This issue is less prevalent with asphalt. Asphalt can grow and shrink with the temperature change. On top of this, asphalt is a porous material that allows water to pass through. This prevents the freeze-thaw action from wreaking havoc on the condition of the road.

However, asphalt is still vulnerable to damages caused by extreme weather but when damages occur, repairing asphalt is much cheaper and more accessible than concrete. If the road is in proper working condition, asphalt repairs are very reasonable; however, if the road is not in good condition, repair work will be more extensive and costly.

Are Asphalt Roads Expensive to Maintain?

The maintenance cost for asphalt roads varies significantly depending on where the road is located, how much traffic passes over the road, and the road’s weather conditions. Asphalt can be easily damaged and can wear down in just a few short years. This results in constant repairs and maintenance, which can quickly add up to high maintenance costs.

The average cost of maintaining asphalt roads in the US is roughly $8,500 per mile annually. One thousand miles of asphalt roads cost 8.5 million dollars to maintain. Some streets cost even more. Crack sealing, patching, traffic control, and repaving are all factored into this cost.

The cost of maintaining asphalt can significantly reduce in low-traffic areas as less strain is put on the surface by large vehicles. Also, pleasant weather conditions with less temperature variation can allow asphalt roads to last longer without needing maintenance.

Asphalt would be much more expensive to maintain if the material was not recyclable. Asphalt is one of the most commonly recycled materials on earth if measured by weight. Therefore to repair a surface, existing asphalt can be lifted, reheated, and laid down again. This cuts down on the cost of building materials and reduces the impact of asphalt on the ecosystem.

Asphalt roads are cheaper to install than concrete roads. However, the potential high maintenance costs can make concrete the more cost-effective option, in the long run, depending on several variables.

What’s the Cost of Maintaining Concrete Roads?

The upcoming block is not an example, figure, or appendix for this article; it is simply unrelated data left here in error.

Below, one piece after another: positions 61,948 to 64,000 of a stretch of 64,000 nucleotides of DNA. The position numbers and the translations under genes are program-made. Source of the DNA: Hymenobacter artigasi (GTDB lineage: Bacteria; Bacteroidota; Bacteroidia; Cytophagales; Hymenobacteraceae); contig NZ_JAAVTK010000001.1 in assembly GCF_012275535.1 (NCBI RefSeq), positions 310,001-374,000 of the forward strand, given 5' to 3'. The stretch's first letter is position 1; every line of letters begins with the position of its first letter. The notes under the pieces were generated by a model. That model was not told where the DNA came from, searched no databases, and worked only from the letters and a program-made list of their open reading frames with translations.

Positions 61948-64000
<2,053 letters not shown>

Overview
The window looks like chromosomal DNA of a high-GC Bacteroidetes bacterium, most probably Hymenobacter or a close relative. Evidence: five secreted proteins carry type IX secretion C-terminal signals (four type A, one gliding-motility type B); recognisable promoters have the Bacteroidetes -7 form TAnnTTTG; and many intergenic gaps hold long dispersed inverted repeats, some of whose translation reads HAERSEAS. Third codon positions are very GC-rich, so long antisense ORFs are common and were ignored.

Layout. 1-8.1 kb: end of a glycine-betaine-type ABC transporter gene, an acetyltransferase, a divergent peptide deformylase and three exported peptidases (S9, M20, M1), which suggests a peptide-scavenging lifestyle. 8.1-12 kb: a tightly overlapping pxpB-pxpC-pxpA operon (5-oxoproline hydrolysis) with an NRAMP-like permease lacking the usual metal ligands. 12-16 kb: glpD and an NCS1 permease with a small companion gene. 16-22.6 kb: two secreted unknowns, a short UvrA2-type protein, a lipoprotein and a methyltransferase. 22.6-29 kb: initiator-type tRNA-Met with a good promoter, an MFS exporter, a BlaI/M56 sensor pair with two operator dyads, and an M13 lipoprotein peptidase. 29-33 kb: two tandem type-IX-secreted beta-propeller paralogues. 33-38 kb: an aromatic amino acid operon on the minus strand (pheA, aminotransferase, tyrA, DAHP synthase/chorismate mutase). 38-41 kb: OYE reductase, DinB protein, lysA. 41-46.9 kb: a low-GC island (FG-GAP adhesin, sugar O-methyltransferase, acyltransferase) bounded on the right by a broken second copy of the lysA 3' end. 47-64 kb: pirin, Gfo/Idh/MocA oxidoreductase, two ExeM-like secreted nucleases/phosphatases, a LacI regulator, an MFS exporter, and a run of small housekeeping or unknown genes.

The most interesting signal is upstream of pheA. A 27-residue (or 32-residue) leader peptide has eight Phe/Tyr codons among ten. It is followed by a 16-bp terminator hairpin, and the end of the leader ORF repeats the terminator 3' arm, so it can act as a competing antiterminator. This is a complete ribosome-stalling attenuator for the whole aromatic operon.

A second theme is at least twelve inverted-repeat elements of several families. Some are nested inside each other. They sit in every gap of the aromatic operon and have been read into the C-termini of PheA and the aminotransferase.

Unlike asphalt, the maintenance costs for concrete roads are relatively uniform in most cases. Concrete is such durable and dependable building material. As a result, concrete roads can last for decades with little to no maintenance or care.

However, concrete is often used for interstates and high traffic areas; this results in more expensive maintenance fees as more traffic results in more wear and tear for the concrete.

Concrete roads cost as little as $200 to $300 to maintain per mile in states such as Oregon. In other states, like New Jersey, one mile of concrete highway can cost up to half a million dollars to maintain. This is a high price considering the thousands of miles of concrete roads laid in the state.

If local weather conditions are suitable, concrete can be considerably cheaper to keep than asphalt throughout its lifetime. However, in some instances, the cost of maintaining concrete can be significantly higher. Therefore all factors need to be considered before deciding which building material is suitable for which roads.

Final Thoughts

Asphalt is commonly chosen over concrete as the building material used for roads for a couple of factors. Asphalt is cheaper to install and maintain. Asphalt is a safe driving surface that provides plenty of grip for vehicles to prevent accidents. On top of this, asphalt is quicker and easier to install, which reduces disruptions caused by road works.

Asphalt also provides a clear contrast in color between roads and road markings. This allows drivers to distinguish between signs and markings while traveling at speed quickly. As a result, drivers will experience a safer drive.


By Giovanni Valle

Giovanni Valle is a licensed architect and LEED-accredited professional and is certified by the National Council of Architectural Registration Boards (NCARB). He is the author and managing editor of various digital publications, including BuilderSpace, Your Own Architect, and Interiors Place.